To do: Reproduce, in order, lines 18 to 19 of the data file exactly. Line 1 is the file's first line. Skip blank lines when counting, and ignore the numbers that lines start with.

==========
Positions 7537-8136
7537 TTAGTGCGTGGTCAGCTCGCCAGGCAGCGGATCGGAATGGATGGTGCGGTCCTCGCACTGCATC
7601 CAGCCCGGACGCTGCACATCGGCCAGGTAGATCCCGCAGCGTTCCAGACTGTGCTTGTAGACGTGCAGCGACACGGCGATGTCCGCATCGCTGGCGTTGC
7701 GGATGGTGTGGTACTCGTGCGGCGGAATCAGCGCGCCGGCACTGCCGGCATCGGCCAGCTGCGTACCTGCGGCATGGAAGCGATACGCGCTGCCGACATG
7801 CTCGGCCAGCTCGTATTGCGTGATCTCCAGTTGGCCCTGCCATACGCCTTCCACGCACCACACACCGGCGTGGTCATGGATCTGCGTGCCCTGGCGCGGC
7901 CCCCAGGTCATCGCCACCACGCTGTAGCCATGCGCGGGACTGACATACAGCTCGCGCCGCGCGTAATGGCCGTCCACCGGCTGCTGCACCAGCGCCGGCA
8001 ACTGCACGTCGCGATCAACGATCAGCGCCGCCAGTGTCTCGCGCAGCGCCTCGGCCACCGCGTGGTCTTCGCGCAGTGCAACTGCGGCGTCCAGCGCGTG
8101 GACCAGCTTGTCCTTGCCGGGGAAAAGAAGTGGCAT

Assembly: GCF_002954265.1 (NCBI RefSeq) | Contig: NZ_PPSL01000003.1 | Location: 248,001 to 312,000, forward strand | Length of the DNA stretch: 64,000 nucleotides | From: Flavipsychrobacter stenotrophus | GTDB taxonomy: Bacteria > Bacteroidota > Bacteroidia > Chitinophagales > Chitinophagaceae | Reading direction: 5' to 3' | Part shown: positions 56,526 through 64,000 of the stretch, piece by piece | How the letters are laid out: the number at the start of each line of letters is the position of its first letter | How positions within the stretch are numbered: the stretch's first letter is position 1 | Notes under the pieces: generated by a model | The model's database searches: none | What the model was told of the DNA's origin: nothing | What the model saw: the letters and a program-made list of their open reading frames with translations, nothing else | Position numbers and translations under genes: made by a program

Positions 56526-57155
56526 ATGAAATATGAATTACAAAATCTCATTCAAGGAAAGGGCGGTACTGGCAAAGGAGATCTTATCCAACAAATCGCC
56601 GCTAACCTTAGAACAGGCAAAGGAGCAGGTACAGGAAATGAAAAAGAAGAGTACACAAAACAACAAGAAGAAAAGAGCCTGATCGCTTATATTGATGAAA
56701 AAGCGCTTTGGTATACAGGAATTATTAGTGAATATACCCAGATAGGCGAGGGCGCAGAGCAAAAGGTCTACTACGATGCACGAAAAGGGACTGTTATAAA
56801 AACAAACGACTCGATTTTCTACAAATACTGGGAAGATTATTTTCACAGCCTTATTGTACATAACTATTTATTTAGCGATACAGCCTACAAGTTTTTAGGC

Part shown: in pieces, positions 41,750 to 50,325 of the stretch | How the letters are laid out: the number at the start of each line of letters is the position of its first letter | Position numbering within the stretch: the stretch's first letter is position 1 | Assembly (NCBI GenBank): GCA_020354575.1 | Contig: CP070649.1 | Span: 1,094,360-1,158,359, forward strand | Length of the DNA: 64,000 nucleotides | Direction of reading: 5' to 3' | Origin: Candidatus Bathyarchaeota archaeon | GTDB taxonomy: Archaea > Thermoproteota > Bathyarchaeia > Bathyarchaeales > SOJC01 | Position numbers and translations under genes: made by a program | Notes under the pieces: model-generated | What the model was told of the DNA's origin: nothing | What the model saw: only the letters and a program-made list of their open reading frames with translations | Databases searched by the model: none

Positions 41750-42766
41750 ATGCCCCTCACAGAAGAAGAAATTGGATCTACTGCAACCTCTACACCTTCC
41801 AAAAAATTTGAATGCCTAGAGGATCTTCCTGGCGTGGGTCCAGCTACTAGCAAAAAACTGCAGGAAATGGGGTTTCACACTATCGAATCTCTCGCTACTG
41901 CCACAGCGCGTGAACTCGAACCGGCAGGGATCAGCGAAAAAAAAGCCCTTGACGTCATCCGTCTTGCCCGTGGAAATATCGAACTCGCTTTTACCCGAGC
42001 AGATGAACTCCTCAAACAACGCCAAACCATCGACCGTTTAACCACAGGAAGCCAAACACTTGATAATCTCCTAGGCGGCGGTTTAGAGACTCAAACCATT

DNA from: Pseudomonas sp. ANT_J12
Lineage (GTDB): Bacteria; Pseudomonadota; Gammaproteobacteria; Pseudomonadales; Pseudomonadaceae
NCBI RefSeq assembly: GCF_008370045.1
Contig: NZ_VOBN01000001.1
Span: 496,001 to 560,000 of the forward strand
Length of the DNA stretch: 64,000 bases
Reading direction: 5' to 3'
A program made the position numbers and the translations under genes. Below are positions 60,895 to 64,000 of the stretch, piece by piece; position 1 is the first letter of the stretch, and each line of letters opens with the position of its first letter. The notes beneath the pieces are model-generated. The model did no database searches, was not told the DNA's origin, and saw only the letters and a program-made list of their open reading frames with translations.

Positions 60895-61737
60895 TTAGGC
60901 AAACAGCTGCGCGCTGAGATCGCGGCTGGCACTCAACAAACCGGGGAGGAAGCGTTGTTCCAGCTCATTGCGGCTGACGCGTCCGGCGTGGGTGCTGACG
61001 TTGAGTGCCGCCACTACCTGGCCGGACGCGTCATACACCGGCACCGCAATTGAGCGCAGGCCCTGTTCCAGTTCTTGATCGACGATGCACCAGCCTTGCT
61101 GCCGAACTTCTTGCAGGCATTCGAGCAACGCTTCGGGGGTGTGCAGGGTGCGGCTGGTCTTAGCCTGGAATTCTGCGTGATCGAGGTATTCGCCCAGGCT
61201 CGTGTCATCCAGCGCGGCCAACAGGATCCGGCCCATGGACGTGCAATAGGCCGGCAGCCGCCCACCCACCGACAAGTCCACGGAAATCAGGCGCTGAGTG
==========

41801 AAAAAATTTGAATGCCTAGAGGATCTTCCTGGCGTGGGTCCAGCTACTAGCAAAAAACTGCAGGAAATGGGGTTTCACACTATCGAATCTCTCGCTACTG
41901 CCACAGCGCGTGAACTCGAACCGGCAGGGATCAGCGAAAAAAAAGCCCTTGACGTCATCCGTCTTGCCCGTGGAAATATCGAACTCGCTTTTACCCGAGC